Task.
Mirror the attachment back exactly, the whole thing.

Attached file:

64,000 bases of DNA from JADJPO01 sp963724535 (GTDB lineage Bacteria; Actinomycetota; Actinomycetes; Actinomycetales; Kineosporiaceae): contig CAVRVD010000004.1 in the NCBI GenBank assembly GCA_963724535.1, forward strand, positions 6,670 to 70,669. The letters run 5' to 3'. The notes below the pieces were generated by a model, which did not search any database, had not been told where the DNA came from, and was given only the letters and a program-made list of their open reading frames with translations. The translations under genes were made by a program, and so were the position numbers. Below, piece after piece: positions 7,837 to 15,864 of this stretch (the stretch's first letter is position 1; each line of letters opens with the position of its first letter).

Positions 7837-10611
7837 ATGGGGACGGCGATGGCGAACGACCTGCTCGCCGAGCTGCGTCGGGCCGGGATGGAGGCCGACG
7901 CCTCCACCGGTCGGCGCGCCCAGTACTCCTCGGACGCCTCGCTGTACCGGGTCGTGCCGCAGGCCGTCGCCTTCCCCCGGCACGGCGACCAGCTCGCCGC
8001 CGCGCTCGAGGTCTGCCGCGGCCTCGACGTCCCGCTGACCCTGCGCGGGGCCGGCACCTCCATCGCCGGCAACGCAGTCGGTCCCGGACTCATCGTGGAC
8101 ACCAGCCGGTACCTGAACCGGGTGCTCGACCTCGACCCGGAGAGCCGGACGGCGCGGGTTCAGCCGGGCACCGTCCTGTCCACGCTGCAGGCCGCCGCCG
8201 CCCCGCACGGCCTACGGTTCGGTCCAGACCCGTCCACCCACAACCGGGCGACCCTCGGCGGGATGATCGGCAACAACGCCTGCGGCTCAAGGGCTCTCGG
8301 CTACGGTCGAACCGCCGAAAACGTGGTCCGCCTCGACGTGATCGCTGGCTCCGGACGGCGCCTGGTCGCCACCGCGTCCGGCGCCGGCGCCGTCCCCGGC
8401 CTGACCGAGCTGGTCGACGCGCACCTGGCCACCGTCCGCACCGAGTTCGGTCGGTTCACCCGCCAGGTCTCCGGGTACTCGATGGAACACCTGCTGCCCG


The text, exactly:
64,000 bases of DNA from JADJPO01 sp963724535 (GTDB lineage Bacteria; Actinomycetota; Actinomycetes; Actinomycetales; Kineosporiaceae): contig CAVRVD010000004.1 in the NCBI GenBank assembly GCA_963724535.1, forward strand, positions 6,670 to 70,669. The letters run 5' to 3'. The notes below the pieces were generated by a model, which did not search any database, had not been told where the DNA came from, and was given only the letters and a program-made list of their open reading frames with translations. The translations under genes were made by a program, and so were the position numbers. Below, piece after piece: positions 7,837 to 15,864 of this stretch (the stretch's first letter is position 1; each line of letters opens with the position of its first letter).

Positions 7837-10611
7837 ATGGGGACGGCGATGGCGAACGACCTGCTCGCCGAGCTGCGTCGGGCCGGGATGGAGGCCGACG
7901 CCTCCACCGGTCGGCGCGCCCAGTACTCCTCGGACGCCTCGCTGTACCGGGTCGTGCCGCAGGCCGTCGCCTTCCCCCGGCACGGCGACCAGCTCGCCGC
8001 CGCGCTCGAGGTCTGCCGCGGCCTCGACGTCCCGCTGACCCTGCGCGGGGCCGGCACCTCCATCGCCGGCAACGCAGTCGGTCCCGGACTCATCGTGGAC
8101 ACCAGCCGGTACCTGAACCGGGTGCTCGACCTCGACCCGGAGAGCCGGACGGCGCGGGTTCAGCCGGGCACCGTCCTGTCCACGCTGCAGGCCGCCGCCG
8201 CCCCGCACGGCCTACGGTTCGGTCCAGACCCGTCCACCCACAACCGGGCGACCCTCGGCGGGATGATCGGCAACAACGCCTGCGGCTCAAGGGCTCTCGG
8301 CTACGGTCGAACCGCCGAAAACGTGGTCCGCCTCGACGTGATCGCTGGCTCCGGACGGCGCCTGGTCGCCACCGCGTCCGGCGCCGGCGCCGTCCCCGGC
8401 CTGACCGAGCTGGTCGACGCGCACCTGGCCACCGTCCGCACCGAGTTCGGTCGGTTCACCCGCCAGGTCTCCGGGTACTCGATGGAACACCTGCTGCCCG